Uni­ver­sity heads blast abuse of speech free­dom

China Daily (Hong Kong) - - FRONT PAGE - By CAR­RIE QIU and LUIS LIU in Hong Kong Con­tact the writ­ers at car­rieqiu@chi­nadai­lyhk.com

The pres­i­dents of 10 uni­ver­si­ties in Hong Kong is­sued a joint state­ment on Fri­day con­demn­ing the abuse of free­dom of ex­pres­sion in the re­cent in­de­pen­dence row on cam­puses.

This came af­ter posters ad­vo­cat­ing “Hong Kong in­de­pen­dence” ap­peared on lo­cal uni­ver­sity cam­puses at the be­gin­ning of the new se­mes­ter. In one of the most widely re­ported in­ci­dents, the con­tro­versy at the Chi­nese Uni­ver­sity of Hong Kong was fol­lowed by an in­tense con­fronta­tion be­tween stu­dent union mem­bers and main­land stu­dents.

The pres­i­dents of the 10 uni­ver­si­ties said they value free­dom of ex­pres­sion but there is no ab­so­lute free­dom. “We trea­sure free­dom of ex­pres­sion but we con­demn its re­cent abuses. All free­doms come with re­spon­si­bil­i­ties,” the brief state­ment said.

All 10 uni­ver­si­ties do not sup­port “Hong Kong in­de­pen­dence” and stressed that such a no­tion goes against the Ba­sic Law, Hong Kong’s con­sti­tu­tional doc­u­ment.

The 10 uni­ver­si­ties in­clude the Uni­ver­sity of Hong Kong, City Uni­ver­sity of Hong Kong, Hong Kong Bap­tist Uni­ver­sity, Shue Yan Uni­ver­sity, Ling­nan Uni­ver­sity, Chi­nese Uni­ver­sity of Hong Kong, Hong Kong Ed­u­ca­tion Uni­ver­sity, Poly­tech­nic Uni­ver­sity of Hong Kong, Hong Kong Uni­ver­sity of Science and Tech­nol­ogy and the Open Uni­ver­sity of Hong Kong.

On the same day, CUHK President Joseph Sung Jao-yiu re­quested the uni­ver­sity’s stu­dent union to im­me­di­ately re­move il­le­gal pro-in­de­pen­dence posters on cam­pus. Oth­er­wise the school will take ac­tion against the posters.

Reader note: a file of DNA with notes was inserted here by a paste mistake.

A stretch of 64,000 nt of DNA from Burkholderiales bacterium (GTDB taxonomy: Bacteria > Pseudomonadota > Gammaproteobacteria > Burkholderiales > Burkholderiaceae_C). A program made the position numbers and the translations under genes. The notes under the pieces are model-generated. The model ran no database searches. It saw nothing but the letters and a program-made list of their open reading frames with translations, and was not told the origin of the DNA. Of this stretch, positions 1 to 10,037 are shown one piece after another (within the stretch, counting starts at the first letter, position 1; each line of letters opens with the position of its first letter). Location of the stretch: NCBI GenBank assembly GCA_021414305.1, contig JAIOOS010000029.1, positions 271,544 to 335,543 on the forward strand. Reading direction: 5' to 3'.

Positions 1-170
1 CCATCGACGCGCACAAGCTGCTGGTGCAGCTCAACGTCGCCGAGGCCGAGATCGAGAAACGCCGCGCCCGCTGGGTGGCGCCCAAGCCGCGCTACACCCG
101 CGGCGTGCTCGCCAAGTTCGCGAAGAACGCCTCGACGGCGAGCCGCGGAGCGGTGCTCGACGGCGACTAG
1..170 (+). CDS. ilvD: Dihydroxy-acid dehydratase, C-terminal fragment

He stressed that free­dom of speech has cer­tain con­straints and should not in­volve break­ing the law.

This is not the first time he has blasted “Hong Kong in­de­pen­dence” and the abuse of free­dom. Last week, Sung sent an email to all stu­dents and fac­ul­ties stat­ing his stance against sep­a­ratism, and stressed that the uni­ver­sity should not be turned into a po­lit­i­cal arena.

Sung also apol­o­gized to those of­fended by “ma­li­cious per­sonal at­tacks” in “abu­sive lan­guage” from CUHK stu­dents.

He stressed that the Ba­sic Law stip­u­lates that Hong Kong is an in­sep­a­ra­ble part of the Peo­ple’s Repub­lic of China and CUHK is against the con­cept of “Hong Kong in­de­pen­dence”.

He said the uni­ver­sity does not want dif­fer­ent po­lit­i­cal groups to prop­a­gate on cam­pus be­cause it crushes “the peace­ful en­vi­ron­ment where teachers and stu­dents pur­sue knowl­edge”.

He said if the stu­dent union does not re­move rel­e­vant posters im­me­di­ately, the uni­ver­sity will re­move them.

The stand­off emerged af­ter an on­line video sur­faced last week show­ing a fe­male main­land stu­dent tear­ing off “Hong Kong in­de­pen­dence” posters from the “democ­racy wall” at CUHK be­cause she op­posed the il­le­gal no­tion and found it hard to find any space for other posters. A few CUHK stu­dent union mem­bers stopped her.

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